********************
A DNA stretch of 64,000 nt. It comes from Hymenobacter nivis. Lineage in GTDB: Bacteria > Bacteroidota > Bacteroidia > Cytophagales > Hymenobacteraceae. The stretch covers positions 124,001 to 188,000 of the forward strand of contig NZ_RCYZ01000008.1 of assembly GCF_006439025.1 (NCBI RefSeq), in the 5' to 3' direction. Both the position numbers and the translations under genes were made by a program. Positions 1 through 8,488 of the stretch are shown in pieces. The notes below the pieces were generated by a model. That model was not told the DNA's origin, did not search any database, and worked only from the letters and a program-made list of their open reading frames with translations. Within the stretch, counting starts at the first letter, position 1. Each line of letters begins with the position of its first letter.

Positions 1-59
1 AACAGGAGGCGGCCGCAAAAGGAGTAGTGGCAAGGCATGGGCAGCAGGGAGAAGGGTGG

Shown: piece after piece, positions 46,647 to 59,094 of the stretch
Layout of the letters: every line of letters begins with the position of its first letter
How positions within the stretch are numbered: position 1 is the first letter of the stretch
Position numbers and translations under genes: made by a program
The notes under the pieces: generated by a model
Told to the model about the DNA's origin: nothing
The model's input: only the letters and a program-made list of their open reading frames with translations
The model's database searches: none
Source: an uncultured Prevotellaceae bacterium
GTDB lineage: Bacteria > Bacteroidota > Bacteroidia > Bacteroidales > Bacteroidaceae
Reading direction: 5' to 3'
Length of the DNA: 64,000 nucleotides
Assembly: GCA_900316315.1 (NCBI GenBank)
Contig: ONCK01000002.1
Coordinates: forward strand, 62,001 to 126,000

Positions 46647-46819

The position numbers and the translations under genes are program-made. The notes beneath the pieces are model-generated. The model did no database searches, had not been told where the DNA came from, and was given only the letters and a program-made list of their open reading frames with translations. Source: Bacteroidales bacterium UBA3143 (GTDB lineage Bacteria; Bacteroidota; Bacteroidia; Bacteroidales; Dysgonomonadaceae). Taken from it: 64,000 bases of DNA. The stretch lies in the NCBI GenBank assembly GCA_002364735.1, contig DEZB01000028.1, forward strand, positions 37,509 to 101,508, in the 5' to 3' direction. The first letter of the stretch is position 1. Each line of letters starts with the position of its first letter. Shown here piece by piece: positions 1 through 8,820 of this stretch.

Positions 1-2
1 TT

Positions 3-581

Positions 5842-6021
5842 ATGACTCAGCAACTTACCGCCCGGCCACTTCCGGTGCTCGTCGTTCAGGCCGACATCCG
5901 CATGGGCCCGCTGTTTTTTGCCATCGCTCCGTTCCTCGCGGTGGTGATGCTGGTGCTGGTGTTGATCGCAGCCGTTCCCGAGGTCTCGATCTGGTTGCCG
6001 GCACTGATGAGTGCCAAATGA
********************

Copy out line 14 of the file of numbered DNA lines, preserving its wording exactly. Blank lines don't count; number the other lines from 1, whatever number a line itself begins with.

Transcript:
Reading direction: 5' to 3'